A final point of interest with respect to the French position paper is its treatment of targetable individuals. It notes that military personnel who have cyber duties, groups of hackers placed under the command of the State, and members of organized armed groups who engage in cyber operations, may be targeted. No one would doubt this is the case, but the reference to members of an organized armed group who conduct operations against the adversary suggests that France has embraced the “continuous combat function” criterion proposed by the ICRC, but rejected by some States, including the United States, as well as many scholars and practitioners, including myself.  By the ICRC view, those members not having a regular combat function in the group, which would encompass individuals conducting many cyber operations, would only be targetable while they nevertheless “directly participate in hostilities.”  The competing view is that all members of an organized armed group are targetable by cyber or kinetic means.

Civilians who are not targetable based on their status may only be attacked for so long as they are directly participating in hostilities (see here and here). The French explanation is rather cautious in this regard, citing such examples as installing malicious code, preparing a botnet to launch a denial of service attack, and developing malware for perpetration of a specific hostile act. In my view, direct participation in hostilities is in fact a rather broad term that encompasses not only conducting attacks, but engaging in most cyber operations, such as probing for vulnerabilities to exploit or monitoring cyber traffic of potential tactical or operational level intelligence value. Since there is no bright line test for determining whether a particular cyber activity is “direct enough” to qualify as direct participation, and the issue has generated some controversy, it is unclear whether France is taking a restrictive approach in this regard, as the ICRC has done in the non-cyber context, or has simply elected to include examples about which there can be no disagreement.

Concluding Thoughts

As in my Just Security post on the peacetime aspects of the French position paper, I applaud France for having taken the lead in issuing what is the most in-depth statement by any State on how IHL applies to cyber operations conducted during armed conflicts. In most cases, France has arrived at conclusions with which most States and commentators are likely to agree, and that are consistent with the work of the Tallinn Manual 2.0 IGE. In a few cases, the conclusions deviate from those I support; yet in no case was that deviation unreasonable or unsupportable. The document is a sophisticated analysis that will hopefully inspire more States to issue their own positions, for in no situation is it ever more important to have clear rules of the game than in combat.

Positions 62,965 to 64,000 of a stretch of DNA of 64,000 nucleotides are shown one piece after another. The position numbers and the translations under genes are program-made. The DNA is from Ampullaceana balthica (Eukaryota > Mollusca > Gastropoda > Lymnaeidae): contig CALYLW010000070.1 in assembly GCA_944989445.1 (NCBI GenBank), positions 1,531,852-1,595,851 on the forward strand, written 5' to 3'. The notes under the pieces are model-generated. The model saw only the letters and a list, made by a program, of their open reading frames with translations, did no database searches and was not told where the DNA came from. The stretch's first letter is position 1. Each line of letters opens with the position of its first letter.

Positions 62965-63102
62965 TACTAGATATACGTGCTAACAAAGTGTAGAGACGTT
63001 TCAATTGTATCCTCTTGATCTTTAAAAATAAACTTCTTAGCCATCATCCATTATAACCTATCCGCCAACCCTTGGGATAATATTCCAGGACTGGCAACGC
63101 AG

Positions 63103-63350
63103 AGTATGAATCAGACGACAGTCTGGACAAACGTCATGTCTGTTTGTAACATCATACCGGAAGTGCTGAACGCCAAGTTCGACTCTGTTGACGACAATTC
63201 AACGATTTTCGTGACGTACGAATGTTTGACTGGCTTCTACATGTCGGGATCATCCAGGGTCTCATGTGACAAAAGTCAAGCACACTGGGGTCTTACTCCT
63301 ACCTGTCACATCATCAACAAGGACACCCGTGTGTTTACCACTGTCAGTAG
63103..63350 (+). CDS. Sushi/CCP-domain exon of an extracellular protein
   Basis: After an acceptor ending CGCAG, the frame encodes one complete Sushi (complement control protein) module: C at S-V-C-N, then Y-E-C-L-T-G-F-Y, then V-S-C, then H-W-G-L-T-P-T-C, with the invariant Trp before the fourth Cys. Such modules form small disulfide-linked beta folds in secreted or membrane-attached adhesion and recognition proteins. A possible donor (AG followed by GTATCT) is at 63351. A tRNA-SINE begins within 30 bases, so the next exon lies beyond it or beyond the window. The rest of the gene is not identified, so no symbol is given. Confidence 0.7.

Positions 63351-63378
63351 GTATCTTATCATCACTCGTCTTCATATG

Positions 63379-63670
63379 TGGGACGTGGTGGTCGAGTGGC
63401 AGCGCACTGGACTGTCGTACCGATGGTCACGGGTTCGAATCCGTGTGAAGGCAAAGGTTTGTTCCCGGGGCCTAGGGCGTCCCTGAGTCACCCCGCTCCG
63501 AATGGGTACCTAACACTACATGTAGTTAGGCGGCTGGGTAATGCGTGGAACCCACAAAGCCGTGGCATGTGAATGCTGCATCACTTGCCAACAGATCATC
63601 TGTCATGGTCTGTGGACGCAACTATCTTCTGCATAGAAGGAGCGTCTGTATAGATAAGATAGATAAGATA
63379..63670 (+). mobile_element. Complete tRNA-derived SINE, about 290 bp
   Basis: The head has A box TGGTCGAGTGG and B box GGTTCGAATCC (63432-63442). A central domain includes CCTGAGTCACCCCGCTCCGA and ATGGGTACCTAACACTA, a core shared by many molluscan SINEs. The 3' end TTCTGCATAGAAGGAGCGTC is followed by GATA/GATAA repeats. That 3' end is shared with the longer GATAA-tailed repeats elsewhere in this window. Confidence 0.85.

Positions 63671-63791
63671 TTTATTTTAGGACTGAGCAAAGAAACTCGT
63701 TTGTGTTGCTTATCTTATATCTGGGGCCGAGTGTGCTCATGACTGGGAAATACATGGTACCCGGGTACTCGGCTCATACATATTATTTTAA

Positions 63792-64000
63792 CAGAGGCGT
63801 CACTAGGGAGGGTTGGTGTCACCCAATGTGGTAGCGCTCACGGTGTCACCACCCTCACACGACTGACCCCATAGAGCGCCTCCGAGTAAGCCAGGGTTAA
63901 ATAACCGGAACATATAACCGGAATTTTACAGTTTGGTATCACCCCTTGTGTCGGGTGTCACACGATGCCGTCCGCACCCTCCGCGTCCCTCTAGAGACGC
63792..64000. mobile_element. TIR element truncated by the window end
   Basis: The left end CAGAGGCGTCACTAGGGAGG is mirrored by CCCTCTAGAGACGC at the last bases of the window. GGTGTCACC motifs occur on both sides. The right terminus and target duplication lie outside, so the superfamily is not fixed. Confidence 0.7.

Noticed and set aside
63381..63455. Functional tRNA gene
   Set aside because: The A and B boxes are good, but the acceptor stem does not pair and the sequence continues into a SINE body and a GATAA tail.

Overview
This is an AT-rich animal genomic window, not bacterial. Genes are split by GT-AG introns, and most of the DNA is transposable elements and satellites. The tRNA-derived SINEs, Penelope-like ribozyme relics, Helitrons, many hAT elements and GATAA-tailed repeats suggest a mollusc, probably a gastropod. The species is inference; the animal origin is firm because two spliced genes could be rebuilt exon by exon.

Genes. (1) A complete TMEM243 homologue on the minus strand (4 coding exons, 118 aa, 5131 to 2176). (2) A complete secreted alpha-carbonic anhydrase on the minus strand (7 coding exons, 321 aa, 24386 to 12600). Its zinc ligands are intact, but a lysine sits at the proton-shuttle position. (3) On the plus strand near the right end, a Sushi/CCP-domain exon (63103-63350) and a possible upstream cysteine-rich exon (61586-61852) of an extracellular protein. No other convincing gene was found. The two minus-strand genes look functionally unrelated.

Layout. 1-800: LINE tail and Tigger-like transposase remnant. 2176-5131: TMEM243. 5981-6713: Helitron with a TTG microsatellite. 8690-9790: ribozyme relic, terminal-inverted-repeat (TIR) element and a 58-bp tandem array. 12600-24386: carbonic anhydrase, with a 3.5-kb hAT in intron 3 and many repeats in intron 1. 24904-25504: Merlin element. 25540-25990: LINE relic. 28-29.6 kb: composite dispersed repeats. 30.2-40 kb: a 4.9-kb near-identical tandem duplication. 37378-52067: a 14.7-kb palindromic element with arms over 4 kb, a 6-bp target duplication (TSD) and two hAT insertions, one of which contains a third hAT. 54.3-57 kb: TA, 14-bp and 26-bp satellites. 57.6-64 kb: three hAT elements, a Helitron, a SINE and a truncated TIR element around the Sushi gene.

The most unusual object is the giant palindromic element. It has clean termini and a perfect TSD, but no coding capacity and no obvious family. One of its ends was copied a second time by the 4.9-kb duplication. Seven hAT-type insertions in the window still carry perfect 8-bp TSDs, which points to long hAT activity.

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One Response

  1. Remy Jorritsma

    It might be worth adding that the Government of the Netherlands has also recently announced their views on the application of international law to the digital domain. This is, to my knowledge, so far the most detailed statement on this topic by the Netherlands.

    Letter of the Minister of Foreign Affairs to Parliament, 5 July 2019, Kamerstuk 33 694, Nr. 47, available (in Dutch) at

    https://zoek.officielebekendmakingen.nl/kst-33694-47.html

    The letter outlines the views with respect to
    – sovereignty
    – non-intervention
    – prohibition of the use of force
    – obligation not to knowingly allow State territory to be used to commit acts against the rights of any other State
    – IHL and neutrality
    – human rights law
    – attribution
    – response options for victim States (retorsion, countermeasures, self-defence)